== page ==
This little corner. . .
“He sailed over, he wouldn’t fly.” Cleveland Plain Dealer journalist Jane Scott, quoting David Bowie’s wife.
David Bowie’s American debut took place at Cleveland Music Hall on September 22, 1972. I had graduated from high school on the far east side of Cleveland four months earlier. I don’t recall why there were so many of us still around, but, nevertheless, Jamie Cohen had supplied a group of us with passes to attend the after party at the, I believe, downtown Sheraton.
None of us were in anyway fans of Bowie’s music. That said, I managed a record store, Music Madness, on Lee Road in Cleveland Heights, and the owner, Marc Epstein played the shit out of Bowie’s new record, The Rise and Fall of Ziggy Stardust and the Spiders From Mars. By that September, I had heard it tens of times.
My own tastes echoed the folk-rock foundations laid in by my musically worldly friend Jamie, whose father started and owned the Disc Record Chain. 1972 was a good year too: Little Feat (Sailin’ Shoes,) The Band (Rock of Ages,) Ry Cooder (Into the Purple Valley,) Grateful Dead (Europe ’72,) Bonnie Raitt (Give It Up,) Brinsley Schwarz (Silver Pistols,) Manassas, Richard Thompson (Henry the Human fly) were just a few highlights. Still, we were hardly hipsters. My social group was full on into the cosmic cowboy artifice etched for us by the cover of The Flying Burrito Brothers’s The Guilded Palace of Sin.
And that was the sensibility we marched into the Sheraton with, on a chilly September night. The bouncers did throw one of our own down the stairs. Other stories unfolded.
Nobody caught a glimpse of Bowie.
Over the years I heard a lot of Bowie. The Man Who Fell to Earth is one of my top twenty favorite movies. Bowie is probably the best example of a musical giant who is not in my own subjective pantheon.
David Bowie and Michael Jackson and Prince are the great auteurs of post-hippie era pop. RIP Mr. Bowie.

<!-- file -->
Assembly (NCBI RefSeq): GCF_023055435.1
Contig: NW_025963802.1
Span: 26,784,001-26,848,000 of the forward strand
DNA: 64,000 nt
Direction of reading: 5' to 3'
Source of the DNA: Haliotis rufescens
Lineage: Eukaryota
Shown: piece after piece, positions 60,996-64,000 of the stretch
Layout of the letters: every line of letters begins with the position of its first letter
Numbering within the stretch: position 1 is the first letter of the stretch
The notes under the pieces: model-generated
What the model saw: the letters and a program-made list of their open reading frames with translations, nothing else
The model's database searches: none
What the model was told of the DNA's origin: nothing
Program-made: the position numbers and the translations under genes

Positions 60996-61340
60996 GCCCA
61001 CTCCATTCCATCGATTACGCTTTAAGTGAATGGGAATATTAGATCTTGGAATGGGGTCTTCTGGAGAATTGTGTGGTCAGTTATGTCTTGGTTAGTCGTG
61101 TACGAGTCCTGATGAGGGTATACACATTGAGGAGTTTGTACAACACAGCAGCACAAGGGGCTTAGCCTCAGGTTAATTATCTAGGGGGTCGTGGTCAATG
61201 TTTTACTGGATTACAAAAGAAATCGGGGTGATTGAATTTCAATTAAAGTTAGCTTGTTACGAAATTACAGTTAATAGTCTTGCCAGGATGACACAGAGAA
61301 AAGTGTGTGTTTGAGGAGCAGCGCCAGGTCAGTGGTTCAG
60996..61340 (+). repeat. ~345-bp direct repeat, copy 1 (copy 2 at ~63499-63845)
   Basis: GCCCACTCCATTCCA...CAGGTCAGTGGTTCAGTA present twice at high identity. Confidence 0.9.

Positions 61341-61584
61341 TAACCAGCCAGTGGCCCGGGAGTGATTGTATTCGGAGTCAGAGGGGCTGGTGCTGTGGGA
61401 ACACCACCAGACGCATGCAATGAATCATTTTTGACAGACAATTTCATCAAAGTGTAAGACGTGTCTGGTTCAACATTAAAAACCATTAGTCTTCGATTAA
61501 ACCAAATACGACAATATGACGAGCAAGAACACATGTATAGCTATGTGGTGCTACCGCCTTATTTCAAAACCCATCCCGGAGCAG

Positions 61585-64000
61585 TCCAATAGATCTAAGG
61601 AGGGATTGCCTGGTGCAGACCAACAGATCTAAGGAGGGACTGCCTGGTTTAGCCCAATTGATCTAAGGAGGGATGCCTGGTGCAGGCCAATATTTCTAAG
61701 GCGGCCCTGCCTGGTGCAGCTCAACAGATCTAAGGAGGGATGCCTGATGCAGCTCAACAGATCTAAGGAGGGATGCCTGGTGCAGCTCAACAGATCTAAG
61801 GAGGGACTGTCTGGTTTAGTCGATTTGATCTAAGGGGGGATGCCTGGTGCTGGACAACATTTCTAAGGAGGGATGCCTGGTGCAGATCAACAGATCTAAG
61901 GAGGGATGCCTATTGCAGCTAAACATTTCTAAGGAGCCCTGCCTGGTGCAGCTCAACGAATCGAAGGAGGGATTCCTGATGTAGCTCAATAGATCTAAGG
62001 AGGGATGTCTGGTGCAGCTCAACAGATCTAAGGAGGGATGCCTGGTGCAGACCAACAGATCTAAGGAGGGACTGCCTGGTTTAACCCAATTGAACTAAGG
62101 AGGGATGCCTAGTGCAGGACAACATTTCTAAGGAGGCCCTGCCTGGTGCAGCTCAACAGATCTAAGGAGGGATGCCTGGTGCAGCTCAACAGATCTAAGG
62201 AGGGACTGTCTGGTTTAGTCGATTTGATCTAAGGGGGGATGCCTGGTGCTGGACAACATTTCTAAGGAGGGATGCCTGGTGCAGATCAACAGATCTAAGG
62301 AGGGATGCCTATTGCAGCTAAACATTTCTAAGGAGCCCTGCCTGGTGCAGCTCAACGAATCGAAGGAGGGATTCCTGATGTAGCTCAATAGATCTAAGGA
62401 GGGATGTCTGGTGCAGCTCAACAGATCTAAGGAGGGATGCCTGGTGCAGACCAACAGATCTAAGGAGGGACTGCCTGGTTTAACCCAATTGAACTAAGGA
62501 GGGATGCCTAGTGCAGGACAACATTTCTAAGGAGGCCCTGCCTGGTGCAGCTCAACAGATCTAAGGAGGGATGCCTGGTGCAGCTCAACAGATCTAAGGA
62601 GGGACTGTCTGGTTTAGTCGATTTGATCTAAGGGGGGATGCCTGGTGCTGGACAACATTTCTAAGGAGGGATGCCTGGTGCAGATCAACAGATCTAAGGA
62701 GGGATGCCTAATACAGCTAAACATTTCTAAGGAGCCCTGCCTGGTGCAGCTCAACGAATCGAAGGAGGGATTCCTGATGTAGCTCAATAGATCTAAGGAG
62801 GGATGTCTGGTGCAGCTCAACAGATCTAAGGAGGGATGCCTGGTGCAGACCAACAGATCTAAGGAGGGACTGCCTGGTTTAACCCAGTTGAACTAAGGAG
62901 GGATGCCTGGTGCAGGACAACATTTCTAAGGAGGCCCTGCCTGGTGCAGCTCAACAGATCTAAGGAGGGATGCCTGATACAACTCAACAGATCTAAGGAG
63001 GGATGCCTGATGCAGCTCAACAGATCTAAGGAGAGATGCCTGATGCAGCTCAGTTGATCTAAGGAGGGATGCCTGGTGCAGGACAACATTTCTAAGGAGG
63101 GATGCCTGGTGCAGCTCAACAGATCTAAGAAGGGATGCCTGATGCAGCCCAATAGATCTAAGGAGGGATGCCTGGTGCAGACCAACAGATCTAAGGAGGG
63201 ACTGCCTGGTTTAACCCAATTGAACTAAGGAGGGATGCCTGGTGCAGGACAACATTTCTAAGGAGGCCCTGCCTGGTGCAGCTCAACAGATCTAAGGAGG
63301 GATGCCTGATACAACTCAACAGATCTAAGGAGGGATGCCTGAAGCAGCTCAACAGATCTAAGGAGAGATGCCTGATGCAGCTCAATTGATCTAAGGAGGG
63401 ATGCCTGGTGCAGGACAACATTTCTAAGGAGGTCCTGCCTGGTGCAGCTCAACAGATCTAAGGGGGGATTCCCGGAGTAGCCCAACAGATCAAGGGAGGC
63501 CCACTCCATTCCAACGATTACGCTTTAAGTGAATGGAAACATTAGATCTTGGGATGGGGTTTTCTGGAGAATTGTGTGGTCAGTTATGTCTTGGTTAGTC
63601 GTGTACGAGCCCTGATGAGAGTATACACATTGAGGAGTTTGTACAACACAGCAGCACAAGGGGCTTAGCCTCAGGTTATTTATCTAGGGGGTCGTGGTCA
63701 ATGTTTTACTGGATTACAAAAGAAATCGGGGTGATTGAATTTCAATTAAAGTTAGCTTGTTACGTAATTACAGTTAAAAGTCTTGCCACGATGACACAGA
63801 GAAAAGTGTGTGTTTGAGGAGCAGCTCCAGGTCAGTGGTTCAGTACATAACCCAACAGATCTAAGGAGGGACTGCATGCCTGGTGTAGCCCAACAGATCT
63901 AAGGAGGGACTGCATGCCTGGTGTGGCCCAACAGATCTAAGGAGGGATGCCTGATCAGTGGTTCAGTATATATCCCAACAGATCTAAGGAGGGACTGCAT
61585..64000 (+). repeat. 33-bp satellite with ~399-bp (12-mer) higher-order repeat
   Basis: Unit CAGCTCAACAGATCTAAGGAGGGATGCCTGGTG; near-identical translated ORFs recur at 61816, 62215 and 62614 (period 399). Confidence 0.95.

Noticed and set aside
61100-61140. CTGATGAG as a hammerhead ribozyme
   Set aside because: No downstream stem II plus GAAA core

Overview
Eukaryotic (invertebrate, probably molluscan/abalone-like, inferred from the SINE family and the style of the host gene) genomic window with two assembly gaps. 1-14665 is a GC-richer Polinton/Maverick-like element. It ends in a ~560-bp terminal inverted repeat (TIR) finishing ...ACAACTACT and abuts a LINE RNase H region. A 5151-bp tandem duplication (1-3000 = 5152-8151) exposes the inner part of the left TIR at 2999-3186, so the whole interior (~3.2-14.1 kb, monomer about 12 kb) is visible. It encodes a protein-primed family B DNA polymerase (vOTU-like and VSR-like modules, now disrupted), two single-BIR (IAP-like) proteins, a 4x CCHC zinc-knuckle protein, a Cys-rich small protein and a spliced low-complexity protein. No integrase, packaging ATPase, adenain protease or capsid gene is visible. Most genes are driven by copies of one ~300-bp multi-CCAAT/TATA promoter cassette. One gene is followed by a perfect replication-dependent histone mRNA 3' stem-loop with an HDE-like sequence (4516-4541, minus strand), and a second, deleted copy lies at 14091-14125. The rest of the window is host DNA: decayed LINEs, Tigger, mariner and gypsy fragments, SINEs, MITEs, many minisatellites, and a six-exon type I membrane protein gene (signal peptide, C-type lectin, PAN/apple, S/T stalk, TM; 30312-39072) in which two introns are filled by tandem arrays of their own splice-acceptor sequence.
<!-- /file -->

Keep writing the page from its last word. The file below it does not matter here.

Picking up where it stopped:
Courtney Barnett‘s Sometimes I Sit and Think, and Sometimes I Just Sit came out in March last year. I got to it in late April. By May it seemed to me that unless Wussy delivered something unbeatable, Barnett’s second album would rule the roost.
She write indelible songs and delivers them directly. She helps me understand the younger generation.
Avant Gardener is from 2013. Courtney is from Australia.
Synthesist Rheyne (Jon Barbieri) and guitarist Robert Manganaro mine the vein of improvised ambient on a terrific playlist full of chilled goodness.
The duo records their improvisations live and so all the loopng and sequencing and mixing is in real time. This is very hard to do as tautly as the two do it. Lots of technological acumen underlies the organic feel of these slow building improvisations.
Jon Barbieri (@RheyneMusic) – keyboards
John Heinrich was a helluva player back in the day, and remains so in our day. BIO He’s a producer, flautist, and saxophonist as well.
He takes a brief extremely swift run at 1:30 of the jazz video that made my jaw drop.
Gene Watson will turn 72 in a few weeks. He is a masterful singer of course and one of country music’s greatest classicists.
An interview is followed by a performance of Erik Satie’s Gnoissienne No3.
We’re slowly closing in on the two year mark for legal marijuana here in Colorado. If there’s a couple of things we’ve all learned from the last two years, it’s that recreational cannabis doesn’t have apocalyptic effects, and that regardless of the label as “medicinal” or “recreational,” you can’t negate the beneficial effects that marijuana can have on people suffering from a variety of ailments. It’s important as a recreational user or a medicinal patient to know what strains are going to affect you in what ways. Dope Directory Marijuana Strain Review
Alex showcases the kind of economy of movement that underlies crisp pedal steel artistry.
Canadian steel guitarist Cattaneo has a Bandcamp outpost.
Robert Rich is one of my main musical influences, and with Steve Roach, Brian Lustmord, and Pauline Oliveros, he is also a many decades’ long influence on my own ambient music making.
Moog Music this week released a free EP of music by synthesist Robert Rich. h/t Synthtopia
The EP, Hiding In Daylight, was created to commemorate the retirement of the Minimoog Voyager Rack Mount Edition (Voyager RME) analog synthesizer.
Great combination of hardware and mobile technology impressed me on this spacey and glitchy improv.
OP1, Octatrack, Phonogene, Nebulae, Big Sky, Monome, WTPA2, Samplr
(Film by Eric Minh Swenson) Dawn of the Cold Season refers directly to Forough Farrokhzad’s collections of poems “Let us Believe in the Beginning of the Cold Season” 1974, one of the most discussed books of original writing by an Iranian literary figure. This poem is the poet’s brave admission that she has passed on from the vibrancy, beauty and joy of youth and is inescapably deteriorating into old age.
Sussan Deyhim, the Iranian-American artist (in music, word, and image,) remains vital.
Ancient soul music.
(The pop-in ad can be closed if you mouse over the upper right of the box that will be revealed.)